The infamous Theon, played by Alfie Allen, invoked the wrath of viewers after doublecrossing the Starks with an attack on the North in the hit series, which is currently streaming on Foxtel.
However, suffice to say he paid the price after being kidnapped, mutilated and psychologically scarred by the evil Ramsay Bolton.
In the end, Theon found redemption after dying in the Battle of Winterfell, the very city he previously laid siege to.
However, an axed scene with sister Yara Greyjoy could have won fans over sooner, as Theon expressed his deep regret after betraying her.
In the first episode of the final season, the siblings discuss strategy, with the scene cutting from their escape from Euron’s ship to their plot to take down their uncle.
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However, in leaked scripts from the show, there was a rare heart-to-heart chat between the pair, as Theon clutched his face following a headbutt from Yara.
“Don’t be a girl,” she quips, but Theon’s response runs deep.
“It’s hard for Theon to talk about the night he betrayed his sister and jumped overboard, but he finally brings himself to say the word,” the directions read.
As Theon calls himself a coward, Yara insists he’s nothing of the sort and reminds him that he saved her when they made their escape.
Theon stresses he hasn’t been there for her when she needed him, and given that this is the last interaction the pair have before Theon’s death, the moment is a poignant one.
However, it was ultimately cut, robbing them of any closure.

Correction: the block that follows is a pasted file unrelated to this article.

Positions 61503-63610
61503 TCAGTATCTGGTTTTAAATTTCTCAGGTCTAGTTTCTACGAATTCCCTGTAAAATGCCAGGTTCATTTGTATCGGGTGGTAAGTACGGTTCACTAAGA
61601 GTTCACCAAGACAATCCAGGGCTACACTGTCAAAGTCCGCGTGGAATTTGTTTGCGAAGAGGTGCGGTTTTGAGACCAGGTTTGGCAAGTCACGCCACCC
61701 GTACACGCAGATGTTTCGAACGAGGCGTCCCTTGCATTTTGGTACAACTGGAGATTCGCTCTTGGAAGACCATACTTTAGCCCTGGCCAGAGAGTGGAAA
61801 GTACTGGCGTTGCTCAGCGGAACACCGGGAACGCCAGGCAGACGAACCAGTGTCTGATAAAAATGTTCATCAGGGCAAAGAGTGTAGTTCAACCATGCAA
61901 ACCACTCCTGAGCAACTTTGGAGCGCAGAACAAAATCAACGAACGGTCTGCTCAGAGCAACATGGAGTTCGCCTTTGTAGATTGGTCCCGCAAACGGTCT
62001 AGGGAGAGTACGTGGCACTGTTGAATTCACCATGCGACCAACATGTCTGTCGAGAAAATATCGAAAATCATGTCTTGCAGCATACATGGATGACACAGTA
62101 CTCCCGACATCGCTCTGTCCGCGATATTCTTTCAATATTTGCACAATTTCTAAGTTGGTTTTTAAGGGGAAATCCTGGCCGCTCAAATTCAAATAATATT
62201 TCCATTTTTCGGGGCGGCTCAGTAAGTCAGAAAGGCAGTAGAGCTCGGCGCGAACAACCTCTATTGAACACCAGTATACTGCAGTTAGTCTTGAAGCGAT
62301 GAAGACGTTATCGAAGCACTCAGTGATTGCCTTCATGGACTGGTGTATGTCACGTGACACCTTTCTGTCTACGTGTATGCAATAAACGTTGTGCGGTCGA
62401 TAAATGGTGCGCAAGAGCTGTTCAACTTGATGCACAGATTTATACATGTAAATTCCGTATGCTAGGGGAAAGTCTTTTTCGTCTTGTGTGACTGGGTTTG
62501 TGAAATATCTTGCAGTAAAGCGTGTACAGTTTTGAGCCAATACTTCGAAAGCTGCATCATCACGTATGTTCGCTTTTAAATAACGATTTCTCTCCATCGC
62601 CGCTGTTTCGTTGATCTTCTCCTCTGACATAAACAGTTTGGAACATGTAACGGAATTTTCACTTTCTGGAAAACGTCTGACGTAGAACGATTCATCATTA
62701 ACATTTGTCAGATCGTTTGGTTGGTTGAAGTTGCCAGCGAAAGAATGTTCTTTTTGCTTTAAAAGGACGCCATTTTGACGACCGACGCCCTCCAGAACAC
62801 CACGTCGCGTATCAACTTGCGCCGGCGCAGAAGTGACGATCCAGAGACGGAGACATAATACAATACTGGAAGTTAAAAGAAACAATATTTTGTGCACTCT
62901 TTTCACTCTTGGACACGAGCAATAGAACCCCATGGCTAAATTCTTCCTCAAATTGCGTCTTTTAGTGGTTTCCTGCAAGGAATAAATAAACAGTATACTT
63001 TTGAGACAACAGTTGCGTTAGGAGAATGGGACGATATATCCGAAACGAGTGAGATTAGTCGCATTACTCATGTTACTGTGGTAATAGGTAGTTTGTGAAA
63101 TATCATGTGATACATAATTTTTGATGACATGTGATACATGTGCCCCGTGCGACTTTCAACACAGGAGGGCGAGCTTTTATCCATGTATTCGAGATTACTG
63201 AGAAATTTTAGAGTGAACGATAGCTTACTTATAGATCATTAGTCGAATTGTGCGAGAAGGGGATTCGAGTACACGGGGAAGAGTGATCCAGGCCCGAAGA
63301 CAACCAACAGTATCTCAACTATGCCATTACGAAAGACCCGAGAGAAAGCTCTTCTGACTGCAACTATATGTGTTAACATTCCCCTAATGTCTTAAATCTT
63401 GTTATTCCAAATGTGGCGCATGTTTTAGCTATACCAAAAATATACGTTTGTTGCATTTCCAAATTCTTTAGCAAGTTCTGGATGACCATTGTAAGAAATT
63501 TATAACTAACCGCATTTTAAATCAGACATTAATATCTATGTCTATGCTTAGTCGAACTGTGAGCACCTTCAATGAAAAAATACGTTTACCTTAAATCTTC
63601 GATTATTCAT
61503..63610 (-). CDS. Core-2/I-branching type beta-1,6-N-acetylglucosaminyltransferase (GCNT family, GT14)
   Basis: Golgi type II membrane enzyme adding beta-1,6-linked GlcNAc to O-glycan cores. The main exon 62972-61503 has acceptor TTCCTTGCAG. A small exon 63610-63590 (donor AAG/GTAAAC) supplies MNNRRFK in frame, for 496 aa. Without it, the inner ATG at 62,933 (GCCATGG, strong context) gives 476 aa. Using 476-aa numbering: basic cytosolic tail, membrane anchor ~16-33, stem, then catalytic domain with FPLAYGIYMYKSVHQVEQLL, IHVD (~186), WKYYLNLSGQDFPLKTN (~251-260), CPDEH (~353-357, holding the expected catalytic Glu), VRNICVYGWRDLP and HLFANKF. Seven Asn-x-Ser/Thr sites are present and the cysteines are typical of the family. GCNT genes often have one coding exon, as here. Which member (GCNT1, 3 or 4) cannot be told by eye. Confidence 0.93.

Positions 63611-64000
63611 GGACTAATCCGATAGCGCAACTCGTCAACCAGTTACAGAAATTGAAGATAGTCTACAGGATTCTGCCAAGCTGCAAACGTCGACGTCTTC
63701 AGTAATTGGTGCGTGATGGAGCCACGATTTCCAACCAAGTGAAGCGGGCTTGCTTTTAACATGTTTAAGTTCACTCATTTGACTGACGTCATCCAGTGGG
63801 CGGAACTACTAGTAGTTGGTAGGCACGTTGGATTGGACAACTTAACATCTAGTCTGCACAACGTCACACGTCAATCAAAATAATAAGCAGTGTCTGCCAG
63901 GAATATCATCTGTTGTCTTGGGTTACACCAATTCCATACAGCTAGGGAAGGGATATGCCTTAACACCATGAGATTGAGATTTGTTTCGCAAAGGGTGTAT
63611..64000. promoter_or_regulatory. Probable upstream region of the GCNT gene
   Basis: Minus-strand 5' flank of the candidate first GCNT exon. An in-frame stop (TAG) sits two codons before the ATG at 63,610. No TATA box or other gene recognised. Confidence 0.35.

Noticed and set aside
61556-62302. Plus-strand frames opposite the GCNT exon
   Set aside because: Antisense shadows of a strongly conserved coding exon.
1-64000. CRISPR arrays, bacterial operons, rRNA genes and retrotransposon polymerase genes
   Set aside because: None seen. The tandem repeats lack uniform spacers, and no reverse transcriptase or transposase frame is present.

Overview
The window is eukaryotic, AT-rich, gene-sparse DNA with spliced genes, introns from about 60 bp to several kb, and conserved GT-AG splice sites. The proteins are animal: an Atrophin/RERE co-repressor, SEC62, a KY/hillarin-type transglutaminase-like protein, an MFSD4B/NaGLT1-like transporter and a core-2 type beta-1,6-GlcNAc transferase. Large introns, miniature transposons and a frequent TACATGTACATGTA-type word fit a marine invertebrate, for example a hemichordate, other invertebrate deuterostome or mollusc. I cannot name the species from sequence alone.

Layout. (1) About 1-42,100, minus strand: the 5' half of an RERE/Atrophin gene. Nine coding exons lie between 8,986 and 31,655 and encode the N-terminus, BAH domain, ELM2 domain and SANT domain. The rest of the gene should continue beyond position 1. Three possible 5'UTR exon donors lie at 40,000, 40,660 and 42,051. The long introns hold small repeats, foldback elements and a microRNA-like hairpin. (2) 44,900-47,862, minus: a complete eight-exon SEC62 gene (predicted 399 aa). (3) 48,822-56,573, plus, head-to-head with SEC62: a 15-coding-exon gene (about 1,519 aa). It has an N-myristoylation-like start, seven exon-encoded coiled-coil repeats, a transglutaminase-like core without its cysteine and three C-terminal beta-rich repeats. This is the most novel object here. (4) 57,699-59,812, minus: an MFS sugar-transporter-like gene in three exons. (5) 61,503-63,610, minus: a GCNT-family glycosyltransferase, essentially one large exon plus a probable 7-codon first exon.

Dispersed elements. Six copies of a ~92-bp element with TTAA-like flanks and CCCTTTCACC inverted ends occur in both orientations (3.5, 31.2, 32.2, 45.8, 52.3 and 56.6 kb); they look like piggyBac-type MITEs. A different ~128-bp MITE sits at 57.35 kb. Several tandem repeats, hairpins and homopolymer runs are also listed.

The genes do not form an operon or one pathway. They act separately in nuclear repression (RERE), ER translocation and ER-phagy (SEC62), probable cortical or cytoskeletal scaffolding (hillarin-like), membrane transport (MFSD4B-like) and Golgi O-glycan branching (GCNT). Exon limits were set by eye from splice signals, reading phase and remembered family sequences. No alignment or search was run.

Alfie Allen previously admitted that playing Theon took a toll on him.
“I don’t regret getting the part of Theon – there were times during the show that I would have said different without a doubt, “ he told Haute Living earlier this year.
“Theon was the most human character (on the show), in my opinion. He makes mistakes.
“There’s nothing regal about him. He was hated at times and reviled.”
He added: “I poured my heart and soul into the character and my work, but there were times during the show that I felt I was being laughed at.
“Theon, Reek, whatever we called him at the time, was being humiliated on the show, this global juggernaut, for such a long time. And it was hard to separate myself from the character. It can really take a toll.
“It was really, really hard. I’d walk into rooms and it would feel like I was standing there naked. It’s different now, I suppose. Because (Theon died with) honour and redemption, people have come off the hate wagon and are now liking the character for how he went out.”
This article originally appeared on The Sun and was reproduced with permission